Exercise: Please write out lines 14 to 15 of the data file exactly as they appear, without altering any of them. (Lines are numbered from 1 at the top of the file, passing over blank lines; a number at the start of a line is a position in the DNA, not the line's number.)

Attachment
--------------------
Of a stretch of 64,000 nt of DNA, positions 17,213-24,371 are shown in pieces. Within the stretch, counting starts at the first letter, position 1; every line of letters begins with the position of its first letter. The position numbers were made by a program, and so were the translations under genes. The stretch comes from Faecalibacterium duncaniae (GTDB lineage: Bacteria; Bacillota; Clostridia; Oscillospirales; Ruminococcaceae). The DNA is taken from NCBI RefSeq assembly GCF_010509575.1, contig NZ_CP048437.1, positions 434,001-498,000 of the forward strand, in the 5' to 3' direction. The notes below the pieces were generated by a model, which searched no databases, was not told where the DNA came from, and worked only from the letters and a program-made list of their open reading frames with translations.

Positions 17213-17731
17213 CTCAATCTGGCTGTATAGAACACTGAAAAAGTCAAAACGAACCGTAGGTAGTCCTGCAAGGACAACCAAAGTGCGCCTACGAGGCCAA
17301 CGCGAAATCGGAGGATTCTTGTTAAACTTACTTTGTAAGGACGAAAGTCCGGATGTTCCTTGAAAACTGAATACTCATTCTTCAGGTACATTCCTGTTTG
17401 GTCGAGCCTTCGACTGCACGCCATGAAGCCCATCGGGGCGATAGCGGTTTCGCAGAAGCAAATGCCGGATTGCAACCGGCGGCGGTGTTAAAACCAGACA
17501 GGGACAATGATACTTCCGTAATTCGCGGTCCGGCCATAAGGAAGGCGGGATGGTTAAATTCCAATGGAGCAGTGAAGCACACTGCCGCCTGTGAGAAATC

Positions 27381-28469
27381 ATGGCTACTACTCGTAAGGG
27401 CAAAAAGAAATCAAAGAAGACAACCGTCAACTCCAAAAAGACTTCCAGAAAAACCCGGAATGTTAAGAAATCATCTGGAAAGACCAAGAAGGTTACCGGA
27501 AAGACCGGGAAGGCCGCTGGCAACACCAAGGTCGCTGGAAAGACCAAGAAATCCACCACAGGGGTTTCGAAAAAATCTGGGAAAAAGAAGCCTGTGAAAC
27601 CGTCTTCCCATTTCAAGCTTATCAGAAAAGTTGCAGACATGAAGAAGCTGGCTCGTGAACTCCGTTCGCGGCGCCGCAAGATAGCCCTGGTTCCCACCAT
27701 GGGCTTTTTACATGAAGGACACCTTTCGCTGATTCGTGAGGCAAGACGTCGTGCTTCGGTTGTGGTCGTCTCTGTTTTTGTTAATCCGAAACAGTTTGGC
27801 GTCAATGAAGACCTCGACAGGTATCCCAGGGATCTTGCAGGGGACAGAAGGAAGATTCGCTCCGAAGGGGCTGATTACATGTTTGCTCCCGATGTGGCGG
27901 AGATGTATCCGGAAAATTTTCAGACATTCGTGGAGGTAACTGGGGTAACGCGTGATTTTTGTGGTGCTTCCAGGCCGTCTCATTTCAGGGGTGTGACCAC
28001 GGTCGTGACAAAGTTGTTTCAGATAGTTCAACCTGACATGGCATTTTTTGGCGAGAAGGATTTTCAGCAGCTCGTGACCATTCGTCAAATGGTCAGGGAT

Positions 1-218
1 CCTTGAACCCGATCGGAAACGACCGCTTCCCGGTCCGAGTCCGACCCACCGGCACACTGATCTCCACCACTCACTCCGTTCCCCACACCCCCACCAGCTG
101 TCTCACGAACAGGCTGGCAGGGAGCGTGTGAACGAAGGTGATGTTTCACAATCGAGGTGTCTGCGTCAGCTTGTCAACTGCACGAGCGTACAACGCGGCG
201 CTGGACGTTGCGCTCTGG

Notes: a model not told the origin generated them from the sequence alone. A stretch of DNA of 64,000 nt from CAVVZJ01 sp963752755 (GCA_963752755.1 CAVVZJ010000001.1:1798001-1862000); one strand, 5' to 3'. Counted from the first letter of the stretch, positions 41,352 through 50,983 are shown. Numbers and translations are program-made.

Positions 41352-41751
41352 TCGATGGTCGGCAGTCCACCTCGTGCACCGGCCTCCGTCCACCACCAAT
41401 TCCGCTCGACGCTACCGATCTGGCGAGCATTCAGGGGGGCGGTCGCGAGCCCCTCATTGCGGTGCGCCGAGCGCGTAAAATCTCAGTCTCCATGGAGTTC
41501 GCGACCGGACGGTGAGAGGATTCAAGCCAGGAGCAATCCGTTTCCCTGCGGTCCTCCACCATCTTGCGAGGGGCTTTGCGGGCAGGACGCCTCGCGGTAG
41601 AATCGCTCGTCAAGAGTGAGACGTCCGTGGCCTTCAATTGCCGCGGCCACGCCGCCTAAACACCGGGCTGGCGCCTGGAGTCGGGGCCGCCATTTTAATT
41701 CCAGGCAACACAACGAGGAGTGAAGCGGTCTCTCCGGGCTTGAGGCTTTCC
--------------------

27901 AGATGTATCCGGAAAATTTTCAGACATTCGTGGAGGTAACTGGGGTAACGCGTGATTTTTGTGGTGCTTCCAGGCCGTCTCATTTCAGGGGTGTGACCAC
28001 GGTCGTGACAAAGTTGTTTCAGATAGTTCAACCTGACATGGCATTTTTTGGCGAGAAGGATTTTCAGCAGCTCGTGACCATTCGTCAAATGGTCAGGGAT